Archeological Finds in Bulgaria Create a Stir
December 4, 2002, Wednesday // 00:00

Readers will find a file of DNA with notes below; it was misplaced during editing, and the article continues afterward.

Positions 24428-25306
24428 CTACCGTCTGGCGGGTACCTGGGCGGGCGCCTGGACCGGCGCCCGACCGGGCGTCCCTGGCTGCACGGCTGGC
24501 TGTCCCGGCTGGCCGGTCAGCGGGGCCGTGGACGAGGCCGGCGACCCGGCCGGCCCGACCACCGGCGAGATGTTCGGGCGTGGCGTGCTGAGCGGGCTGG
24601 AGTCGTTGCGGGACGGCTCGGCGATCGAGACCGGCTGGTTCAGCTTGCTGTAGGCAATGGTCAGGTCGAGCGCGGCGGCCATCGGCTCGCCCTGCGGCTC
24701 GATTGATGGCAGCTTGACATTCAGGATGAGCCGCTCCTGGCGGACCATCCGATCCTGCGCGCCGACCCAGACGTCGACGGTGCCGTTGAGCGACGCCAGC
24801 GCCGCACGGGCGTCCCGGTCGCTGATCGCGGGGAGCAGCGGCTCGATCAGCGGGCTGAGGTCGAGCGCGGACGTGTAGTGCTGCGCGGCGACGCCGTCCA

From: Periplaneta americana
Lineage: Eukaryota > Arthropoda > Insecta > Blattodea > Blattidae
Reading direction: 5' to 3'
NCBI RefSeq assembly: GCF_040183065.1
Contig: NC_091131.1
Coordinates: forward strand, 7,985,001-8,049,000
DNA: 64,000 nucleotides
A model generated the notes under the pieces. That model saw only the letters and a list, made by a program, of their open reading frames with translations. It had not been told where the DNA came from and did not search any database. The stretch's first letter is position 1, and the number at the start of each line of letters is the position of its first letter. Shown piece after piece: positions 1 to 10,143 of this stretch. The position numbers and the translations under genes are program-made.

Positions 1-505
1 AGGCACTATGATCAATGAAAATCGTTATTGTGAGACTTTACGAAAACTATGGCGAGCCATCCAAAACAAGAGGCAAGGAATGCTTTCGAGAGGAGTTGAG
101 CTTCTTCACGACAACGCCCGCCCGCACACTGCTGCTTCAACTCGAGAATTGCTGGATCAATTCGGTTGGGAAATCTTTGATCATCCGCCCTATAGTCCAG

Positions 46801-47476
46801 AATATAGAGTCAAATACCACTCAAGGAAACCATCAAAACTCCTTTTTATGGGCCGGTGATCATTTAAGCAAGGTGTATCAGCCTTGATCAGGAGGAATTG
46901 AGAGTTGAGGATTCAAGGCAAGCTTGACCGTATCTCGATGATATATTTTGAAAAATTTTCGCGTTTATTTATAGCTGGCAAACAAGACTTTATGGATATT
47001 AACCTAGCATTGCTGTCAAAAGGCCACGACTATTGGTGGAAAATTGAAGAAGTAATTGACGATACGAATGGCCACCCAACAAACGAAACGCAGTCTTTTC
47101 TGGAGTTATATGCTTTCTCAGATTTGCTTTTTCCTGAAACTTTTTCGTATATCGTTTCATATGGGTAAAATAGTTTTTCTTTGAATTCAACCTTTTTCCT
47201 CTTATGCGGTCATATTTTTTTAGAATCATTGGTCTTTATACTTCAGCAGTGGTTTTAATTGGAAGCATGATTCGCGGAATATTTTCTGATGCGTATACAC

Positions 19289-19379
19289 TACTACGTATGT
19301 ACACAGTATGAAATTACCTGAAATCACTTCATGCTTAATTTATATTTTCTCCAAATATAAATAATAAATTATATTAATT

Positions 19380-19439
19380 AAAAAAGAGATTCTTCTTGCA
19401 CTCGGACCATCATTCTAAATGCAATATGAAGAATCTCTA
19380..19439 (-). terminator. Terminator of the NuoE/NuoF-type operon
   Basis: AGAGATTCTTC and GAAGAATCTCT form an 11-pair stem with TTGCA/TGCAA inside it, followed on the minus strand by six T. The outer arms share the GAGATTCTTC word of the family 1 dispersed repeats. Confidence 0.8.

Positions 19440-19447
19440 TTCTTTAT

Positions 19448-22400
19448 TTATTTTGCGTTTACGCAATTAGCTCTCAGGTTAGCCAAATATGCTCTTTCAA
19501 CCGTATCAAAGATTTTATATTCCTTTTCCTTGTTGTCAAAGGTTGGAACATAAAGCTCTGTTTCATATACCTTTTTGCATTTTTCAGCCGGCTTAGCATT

The Roman road that Bulgarian archeologists discovered in the Rhodopes Mountains is showing more signs to lead, even literally, to a world-big discovery. The legendary Dionysus temple of ancient Thracians that have drawn even Alexander the Great of Macedonia with its splendor is about to traced. Archeologists have sought for its exact location for decades but no one has ever been closer to it than the excavating team from Bulgaria's second city - Plovdiv. The Roman road they came across in the vicinity of mountain town Peshtera is yielding striking evidence that the temple is just a step away. Four ancient fortresses guarded this thoroughfare, three road stations were discovered to have serviced as ancient motels, prolific finds of Thracian ceramics used by the cult of Dionysus - all these looks as the ancient road that used to connect Phillipopolis, the city of Phillip the Macedonian (now Plovdiv) with Peloponnesia. According to the archaeologists, the ceramics is of special interest as it is embellished with scenes that show animals voluntarily going to the altar of sacrifice. Such ceramics was used only in the sanctuaries of Dionysus - the God of Wine. The archaeologists also discovered the head of a marble statue picturing Roman empress Paula. This find speaks that the Rhodopes region has played much more significant part in ancient history that historians have thought till now.
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